and even Canon fans seem to agree that unless they've been sorely
    dissatisfied with the 20D's lack of a spot meter, upgrading the 20D
    to a 30D probably isn't justified. On the other hand, if the choice
    was to be between a 20D and a 30D, the preference swings more toward
    the 30D. But this preference was far from unanimous, and depended
    on whether the 30D's additional features were justified despite its
    higher cost. Don't automatically rule out the 20D. There are
    in-depth reviews of the 30D that compare it with the 20D, and one
    good one is dpreview's. Don't rely too heavily on newsgroup
    opinions (mine included). It's better to compare features and
    prices and make your own decision. Note that the link below points
    to only the first of the review's 30 pages.

    http://www.dpreview.com/reviews/canoneos30d/


    > We're planning to go to the camera shop tonight and would like to have some
    > idea what we're after. Is there any real difference between the CCD and
    > CMOS sensors, I believe Canon uses one while Nikon uses the other. Is it
    > worth waiting for the D80 over the D70s?


    Not enough of a difference to worry about. As for the D80, I've
    only seen some previews, but they've been much more extensive than
    most previews generally are. The consensus is that the D80 offers
    significant improvements in many areas and should be well worth
    waiting for. As with the 30D review, the preview offers some
    comparisons of the D80 with its sibling, the D70.

    http://www.dpreview.com/articles/nikond80/


    > Right now we're just taking general pictures, some scenery, a lot of our
    > daughter (of course). This would be our 3rd camera in 17 months so we would
    > like to get one we're going to be happy with.
    >
    > That will leave us with a Nikon cp5600 and a Kodak P850, which would be
    > better to keep for situations were a DSLR is not really practical, or just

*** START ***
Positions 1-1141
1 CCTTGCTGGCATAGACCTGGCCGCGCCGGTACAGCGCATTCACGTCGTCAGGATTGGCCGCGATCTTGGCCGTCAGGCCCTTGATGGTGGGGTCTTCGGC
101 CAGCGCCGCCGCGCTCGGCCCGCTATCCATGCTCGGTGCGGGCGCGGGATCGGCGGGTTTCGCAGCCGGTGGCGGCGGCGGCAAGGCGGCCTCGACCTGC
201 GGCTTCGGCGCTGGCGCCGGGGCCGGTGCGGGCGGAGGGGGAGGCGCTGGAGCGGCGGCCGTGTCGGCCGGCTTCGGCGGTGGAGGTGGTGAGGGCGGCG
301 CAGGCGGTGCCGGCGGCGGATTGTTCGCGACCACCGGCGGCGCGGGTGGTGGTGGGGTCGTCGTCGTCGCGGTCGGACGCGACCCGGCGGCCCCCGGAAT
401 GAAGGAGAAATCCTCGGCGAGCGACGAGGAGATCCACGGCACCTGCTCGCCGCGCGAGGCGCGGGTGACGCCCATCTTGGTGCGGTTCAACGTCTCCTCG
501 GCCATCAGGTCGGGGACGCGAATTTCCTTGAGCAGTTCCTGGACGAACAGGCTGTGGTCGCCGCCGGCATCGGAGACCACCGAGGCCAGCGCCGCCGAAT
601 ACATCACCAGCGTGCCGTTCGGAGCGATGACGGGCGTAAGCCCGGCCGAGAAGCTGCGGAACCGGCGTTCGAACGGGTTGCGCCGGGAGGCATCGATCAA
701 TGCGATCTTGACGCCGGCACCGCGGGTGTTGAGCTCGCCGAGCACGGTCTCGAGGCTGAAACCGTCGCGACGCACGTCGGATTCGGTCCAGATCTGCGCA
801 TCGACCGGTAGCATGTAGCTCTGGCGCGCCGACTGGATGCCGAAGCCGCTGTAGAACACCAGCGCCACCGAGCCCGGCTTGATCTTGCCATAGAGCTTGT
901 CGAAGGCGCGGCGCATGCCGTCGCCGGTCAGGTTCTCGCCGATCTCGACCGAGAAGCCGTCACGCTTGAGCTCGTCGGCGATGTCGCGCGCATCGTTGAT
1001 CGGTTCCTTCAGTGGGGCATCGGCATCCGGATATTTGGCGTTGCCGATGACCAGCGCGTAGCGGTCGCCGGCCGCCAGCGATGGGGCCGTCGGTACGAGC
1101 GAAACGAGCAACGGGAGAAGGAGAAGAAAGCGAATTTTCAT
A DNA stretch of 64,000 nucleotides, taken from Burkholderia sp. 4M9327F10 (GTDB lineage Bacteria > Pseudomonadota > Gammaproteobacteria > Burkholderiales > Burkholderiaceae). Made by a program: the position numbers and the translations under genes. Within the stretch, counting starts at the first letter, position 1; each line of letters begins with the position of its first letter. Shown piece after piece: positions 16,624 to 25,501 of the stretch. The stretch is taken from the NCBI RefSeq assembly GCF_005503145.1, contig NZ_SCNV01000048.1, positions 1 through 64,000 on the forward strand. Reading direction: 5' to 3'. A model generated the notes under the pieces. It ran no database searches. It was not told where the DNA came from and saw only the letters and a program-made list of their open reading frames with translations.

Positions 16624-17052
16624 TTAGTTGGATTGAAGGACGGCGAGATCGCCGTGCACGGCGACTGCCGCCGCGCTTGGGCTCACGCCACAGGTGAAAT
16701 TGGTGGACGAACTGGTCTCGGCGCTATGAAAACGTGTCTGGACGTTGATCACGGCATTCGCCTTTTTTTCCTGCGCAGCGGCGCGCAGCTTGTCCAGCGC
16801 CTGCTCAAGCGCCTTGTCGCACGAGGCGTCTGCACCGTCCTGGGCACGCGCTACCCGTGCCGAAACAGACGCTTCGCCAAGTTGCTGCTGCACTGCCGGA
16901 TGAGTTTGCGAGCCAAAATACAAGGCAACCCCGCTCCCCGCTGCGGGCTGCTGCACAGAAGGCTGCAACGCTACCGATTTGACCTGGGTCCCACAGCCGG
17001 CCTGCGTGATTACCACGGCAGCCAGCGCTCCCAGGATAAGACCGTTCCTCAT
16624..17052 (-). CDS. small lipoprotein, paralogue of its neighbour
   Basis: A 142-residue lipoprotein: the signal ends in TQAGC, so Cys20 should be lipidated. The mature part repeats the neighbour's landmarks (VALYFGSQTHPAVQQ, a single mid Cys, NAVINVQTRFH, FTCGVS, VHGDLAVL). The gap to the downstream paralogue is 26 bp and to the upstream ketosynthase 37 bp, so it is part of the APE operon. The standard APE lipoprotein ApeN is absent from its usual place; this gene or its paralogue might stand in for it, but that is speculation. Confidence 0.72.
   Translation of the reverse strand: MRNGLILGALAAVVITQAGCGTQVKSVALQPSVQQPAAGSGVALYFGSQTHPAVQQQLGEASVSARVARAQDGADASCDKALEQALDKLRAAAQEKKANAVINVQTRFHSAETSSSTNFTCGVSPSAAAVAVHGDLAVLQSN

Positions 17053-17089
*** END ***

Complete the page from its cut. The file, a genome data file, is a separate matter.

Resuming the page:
> sell both because we'll never use them again?


    I've never sold old cameras. They either are used infrequently,
    mostly gathering dust, or become gifts. I tried to give an old
    Canon Powershot to a niece only to discover that she just received a
    camera as a Christmas gift. Her mother became the happy owner of
    the Powershot. :)

    My choice would be to sell no more than one of the other cameras.
    In addition to the smaller P&S cameras being more convenient to use
    under some circumstances, they can be useful backups if something
    unfortunate happens to the DSLR and you don't have enough time to
    get it repaired or replaced, or if you need the use of more than one
    camera for some reason.
     
    ASAAR, Aug 23, 2006
    #4
  5. Stormlady

    Stormlady Guest

    "Ben Thomas" <> wrote in message
    news:...
    > Stormlady wrote:
    >> So I'm in the market now for a DSLR and I jsut don't know what to do.
    >> We're definately getting either a Canon or a Nikon. We were looking at
    >> the D70s and the 20D primarily. Then Nikon goes and announces the D80
    >> and Canon stops making the 20D so that kinda threw us for a loop and
    >> altered our choices somewhat. The 30 D I'm fairly sure is out of our